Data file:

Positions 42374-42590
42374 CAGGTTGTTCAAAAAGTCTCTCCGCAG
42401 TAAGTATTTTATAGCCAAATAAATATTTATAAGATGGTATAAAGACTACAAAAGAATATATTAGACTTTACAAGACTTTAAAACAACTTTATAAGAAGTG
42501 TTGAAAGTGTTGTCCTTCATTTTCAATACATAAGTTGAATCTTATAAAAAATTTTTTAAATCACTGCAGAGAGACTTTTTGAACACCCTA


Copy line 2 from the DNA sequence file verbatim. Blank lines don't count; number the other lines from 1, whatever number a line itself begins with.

42374 CAGGTTGTTCAAAAAGTCTCTCCGCAG